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ealthy Computing Tips
 


Healthy Computing: Ergo Creativity

© Erik Peper PhD

The following is one in an ongoing series of columns entitled Healthy Computing Tips by Erik Peper PhD. View all columns in series
Optimize your performance and prevent computer-related injuries with Healthy Computing Email Tips. Each week we provide hints to help you stay healthier while working.
Ergonomics play an important role in overall health when working at the computer. A simple change, such as putting the keyboard at a negative tilt may seem costly. We think that we may have to replace a desk or purchase an adjustable keyboard tray just to achieve our goal. However, ergonomic changes don't necessarily have to cost a lot of money-what is usually required is creativity. Help reduce discomfort caused by poor ergonomics and increase creativity when you use ERGO CREATIVITY.

HOW TO USE ERGO CREATIVITY:

Take a moment to assess your workstation. Then explore the following simple and inexpensive ergonomic problems.

Desk too low:

  • Place 2x4 boards, bricks, etc. under the legs of the desk.

Desk too high:

  • Trim the legs.
  • Raise your chair and use a footrest or create a platform upon which you can sit.

Dangling feet:

  • Use phone books, reams of paper, or firm pillows to create a footrest.

Homeless mouse:

  • Place a mouse bridge over the 10-key pad.
  • Use a c-clamp with a small board next to the keyboard tray to create a mouse pad.

Source documents or books flat:

  • Prop a 1-inch 3-ring binder between the keyboard and monitor to create a document holder--use a small piece of anti-skid shelf lining or a large clip tokeep documents from sliding (shelf lining can be found at hardware stores, Target or Costco).
  • If you are reading a book, use a fork to keep the pages open-place it across the top with the prongs slipped through the pages on one side and the handle pressing against the pages on the other. Rest your hands.
  • When reading at home, use pillows on your lap to raise the book closer to eye level.

Flat writing surface:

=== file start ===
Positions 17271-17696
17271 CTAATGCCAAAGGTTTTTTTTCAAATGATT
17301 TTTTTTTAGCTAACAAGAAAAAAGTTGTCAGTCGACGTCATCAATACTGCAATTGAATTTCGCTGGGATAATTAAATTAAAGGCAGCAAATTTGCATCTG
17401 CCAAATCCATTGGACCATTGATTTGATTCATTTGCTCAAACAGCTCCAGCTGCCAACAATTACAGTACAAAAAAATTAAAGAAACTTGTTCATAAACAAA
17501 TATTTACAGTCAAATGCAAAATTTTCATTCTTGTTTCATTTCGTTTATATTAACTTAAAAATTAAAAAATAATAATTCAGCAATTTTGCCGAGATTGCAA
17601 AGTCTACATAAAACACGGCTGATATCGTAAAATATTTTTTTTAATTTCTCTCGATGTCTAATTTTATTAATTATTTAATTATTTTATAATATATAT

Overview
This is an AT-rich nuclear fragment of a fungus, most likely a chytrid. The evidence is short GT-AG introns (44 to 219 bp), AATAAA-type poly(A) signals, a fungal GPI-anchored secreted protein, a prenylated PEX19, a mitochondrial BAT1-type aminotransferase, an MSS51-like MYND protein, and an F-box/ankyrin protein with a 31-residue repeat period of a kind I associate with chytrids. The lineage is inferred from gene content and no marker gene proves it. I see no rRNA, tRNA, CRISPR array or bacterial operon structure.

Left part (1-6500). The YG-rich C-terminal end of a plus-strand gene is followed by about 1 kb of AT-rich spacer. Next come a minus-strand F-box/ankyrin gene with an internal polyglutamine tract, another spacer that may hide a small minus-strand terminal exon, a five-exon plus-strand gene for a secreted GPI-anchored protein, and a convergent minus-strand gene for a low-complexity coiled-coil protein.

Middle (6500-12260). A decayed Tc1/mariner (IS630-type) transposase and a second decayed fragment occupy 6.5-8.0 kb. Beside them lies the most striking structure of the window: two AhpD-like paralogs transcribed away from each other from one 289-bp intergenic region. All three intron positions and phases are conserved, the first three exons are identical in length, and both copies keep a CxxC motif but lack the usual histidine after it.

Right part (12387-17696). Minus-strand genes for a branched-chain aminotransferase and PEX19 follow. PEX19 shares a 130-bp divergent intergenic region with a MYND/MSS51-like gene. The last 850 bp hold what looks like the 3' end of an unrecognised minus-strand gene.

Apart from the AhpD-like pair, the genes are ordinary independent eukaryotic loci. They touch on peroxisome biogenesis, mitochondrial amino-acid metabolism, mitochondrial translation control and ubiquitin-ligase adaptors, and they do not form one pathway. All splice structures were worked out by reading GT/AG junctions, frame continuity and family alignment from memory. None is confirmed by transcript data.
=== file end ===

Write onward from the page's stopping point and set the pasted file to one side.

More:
• Use hard cover 2-inch 3-ring binder with anti-skid shelf liner to create a slant surface.
  • Students can carry an empty 3-ring binder with anti-ski shelf liner for a note-taking slant table.

Chair uncomfortable:

  • Use a pillow for better back support.
  • Remove the armrests if they get in the way of working at the keyboard.
  • Roll a towel and hang it over the back so it supports your spine and helps you to maintain a neutral posture. Tape the towel in place with plastic packing tape.
  • Wrap the armrests with soft, spongy material if they are too hard and tape.
  • Sit on a large gym ball instead of a chair.

Keyboard flat:

  • Place a row of post-it pads underneath the front of the keyboard to create a negative tilt. Peel the back of the post-its so they stick or use anti-skid shelf liner.

Sharp edges on the desk:

  • Glue a strip of weather stripping to the edge.

Monitor placement:

  • Too close: Move your desk away from the wall and push your monitor to the back of the desk.
  • Too low: Use reams of paper to raise the monitor. One ream is approximately 2 inches thick--adjust the volume of paper to the correct height.
  • Too high: remove the stand from the bottom of the monitor.

Regardless of your ergonomic situation, always remember to take your breaks-micro-, meso-, and large movement.

Copyright 2003 Erik Peper, Ph.D. and Katherine Hughes Gibney
Permission to copy and distribute Healthy Computing Email Tips for personal use is granted. Distribution or copying of Healthy Computing Email Tips for commercial purposes is prohibited without prior written consent of the copyright holders

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About The Author
Erik Peper, Ph.D. is an international authority on biofeedback and self-regulation. He is Professor and Co-Director of the Institute for Holistic Healing Studies, Department of Health Education, at San Francisco State University. He is President of the Biofeedback Foundation of Europe (2005) and past President of the Association for Applied Psychophysiology and Biofeedback.......more
 
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Disclaimer: The information provided on HealthWorld Online is for educational purposes only and IS NOT intended as a substitute for professional medical advice, diagnosis, or treatment. Always seek professional medical advice from your physician or other qualified healthcare provider with any questions you may have regarding a medical condition.